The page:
BOLDUAN: And Erick, you called this an angst in Washington amongst conservatives. But these are also some pretty predominant voices that -- that are not happy with what Mitt Romney said. And it's not just Democrats, really, attacking him.

Just take a look at some of these conservative writers. Bill Kristol, "The Weekly Standard." He says, Romney's comments like those of Obama four years ago are stupid and arrogant. David Brooks of "The New York Times." He says he's running a depressingly inept presidential campaign. And Matt Welch, "It judges U.S. residents not as humans but as productive )or unproductive) units."

You don't think any of them have a point here?

ERICKSON: It's such an odd position for me to be defending Mitt Romney...

BOLDUAN: It sure is.

ERICKSON: I'm very confused here.

But, you know, look, they have a right to say what they say, but I disagree with them. And I think that's Beltway conservatives and heartland conservatives speak in different language these days. And I think Beltway conservatives, in particular, are the ones Romney's been listening to for a while or those guys and he's upset they're not listening to him.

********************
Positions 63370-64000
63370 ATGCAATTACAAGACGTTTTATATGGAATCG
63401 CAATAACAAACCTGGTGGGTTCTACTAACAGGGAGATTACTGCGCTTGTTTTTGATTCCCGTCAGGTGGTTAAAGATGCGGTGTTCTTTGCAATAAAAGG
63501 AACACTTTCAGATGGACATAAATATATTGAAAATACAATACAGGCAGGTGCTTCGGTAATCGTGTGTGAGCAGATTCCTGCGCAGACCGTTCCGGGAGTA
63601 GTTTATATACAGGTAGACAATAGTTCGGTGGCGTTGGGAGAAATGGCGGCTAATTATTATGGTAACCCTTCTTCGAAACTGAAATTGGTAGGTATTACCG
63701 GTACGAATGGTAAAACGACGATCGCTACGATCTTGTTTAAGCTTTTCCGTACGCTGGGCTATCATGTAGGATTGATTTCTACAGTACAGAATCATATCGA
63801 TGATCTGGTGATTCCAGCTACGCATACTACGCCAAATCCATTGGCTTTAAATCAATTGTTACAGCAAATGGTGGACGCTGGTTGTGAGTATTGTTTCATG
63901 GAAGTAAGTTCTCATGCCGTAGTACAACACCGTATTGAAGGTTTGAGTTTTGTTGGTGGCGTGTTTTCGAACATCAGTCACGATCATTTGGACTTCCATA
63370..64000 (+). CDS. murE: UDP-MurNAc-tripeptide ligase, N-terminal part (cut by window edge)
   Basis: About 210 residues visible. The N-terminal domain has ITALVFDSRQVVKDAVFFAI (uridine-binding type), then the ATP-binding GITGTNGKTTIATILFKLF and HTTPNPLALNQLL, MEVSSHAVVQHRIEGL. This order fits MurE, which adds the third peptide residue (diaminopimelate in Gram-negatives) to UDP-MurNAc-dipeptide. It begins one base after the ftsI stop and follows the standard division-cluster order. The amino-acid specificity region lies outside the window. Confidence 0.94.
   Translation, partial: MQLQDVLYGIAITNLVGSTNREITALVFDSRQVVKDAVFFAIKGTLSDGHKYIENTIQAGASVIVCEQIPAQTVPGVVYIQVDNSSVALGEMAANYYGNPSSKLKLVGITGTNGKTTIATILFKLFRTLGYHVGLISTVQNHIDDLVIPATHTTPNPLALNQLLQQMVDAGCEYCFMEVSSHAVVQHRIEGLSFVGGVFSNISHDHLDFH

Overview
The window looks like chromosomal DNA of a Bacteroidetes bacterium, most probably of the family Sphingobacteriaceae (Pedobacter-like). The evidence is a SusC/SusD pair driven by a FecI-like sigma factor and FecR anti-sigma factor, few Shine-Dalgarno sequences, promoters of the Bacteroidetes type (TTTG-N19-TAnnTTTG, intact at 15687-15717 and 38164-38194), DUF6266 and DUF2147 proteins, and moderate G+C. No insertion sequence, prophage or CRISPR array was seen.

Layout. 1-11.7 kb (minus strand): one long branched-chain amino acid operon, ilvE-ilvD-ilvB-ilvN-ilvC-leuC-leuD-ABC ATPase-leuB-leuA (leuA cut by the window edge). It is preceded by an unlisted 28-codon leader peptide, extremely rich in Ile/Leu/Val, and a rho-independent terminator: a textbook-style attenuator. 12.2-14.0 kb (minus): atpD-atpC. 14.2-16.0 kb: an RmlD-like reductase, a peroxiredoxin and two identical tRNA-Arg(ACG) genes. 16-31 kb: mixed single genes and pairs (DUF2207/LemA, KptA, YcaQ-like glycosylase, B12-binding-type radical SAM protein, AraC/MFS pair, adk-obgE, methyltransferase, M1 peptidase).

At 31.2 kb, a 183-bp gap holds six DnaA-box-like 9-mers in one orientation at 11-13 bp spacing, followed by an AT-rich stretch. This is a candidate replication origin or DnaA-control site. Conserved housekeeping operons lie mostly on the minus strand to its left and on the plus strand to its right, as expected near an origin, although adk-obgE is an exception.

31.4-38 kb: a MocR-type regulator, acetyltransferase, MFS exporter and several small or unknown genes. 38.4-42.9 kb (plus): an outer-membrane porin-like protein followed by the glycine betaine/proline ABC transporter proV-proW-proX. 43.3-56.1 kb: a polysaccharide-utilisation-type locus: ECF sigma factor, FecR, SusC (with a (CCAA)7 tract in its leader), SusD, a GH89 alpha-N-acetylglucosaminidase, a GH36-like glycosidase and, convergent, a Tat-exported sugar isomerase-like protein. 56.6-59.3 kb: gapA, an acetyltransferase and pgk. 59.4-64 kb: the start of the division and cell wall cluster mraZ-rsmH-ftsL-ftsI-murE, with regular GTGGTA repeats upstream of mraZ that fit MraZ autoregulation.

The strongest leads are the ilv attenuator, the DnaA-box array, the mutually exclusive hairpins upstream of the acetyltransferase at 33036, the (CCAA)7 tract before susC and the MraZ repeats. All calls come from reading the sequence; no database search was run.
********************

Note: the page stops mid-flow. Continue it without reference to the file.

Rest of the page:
The guys outside of Washington, who are closer to the river valleys, where I think a lot of people are looking at Mitt Romney saying, "Wow, so he actually is a conservative? We didn't think we could trust him on those issues." And here's he's saying what a lot of dinner-table conversations are in that part of the country.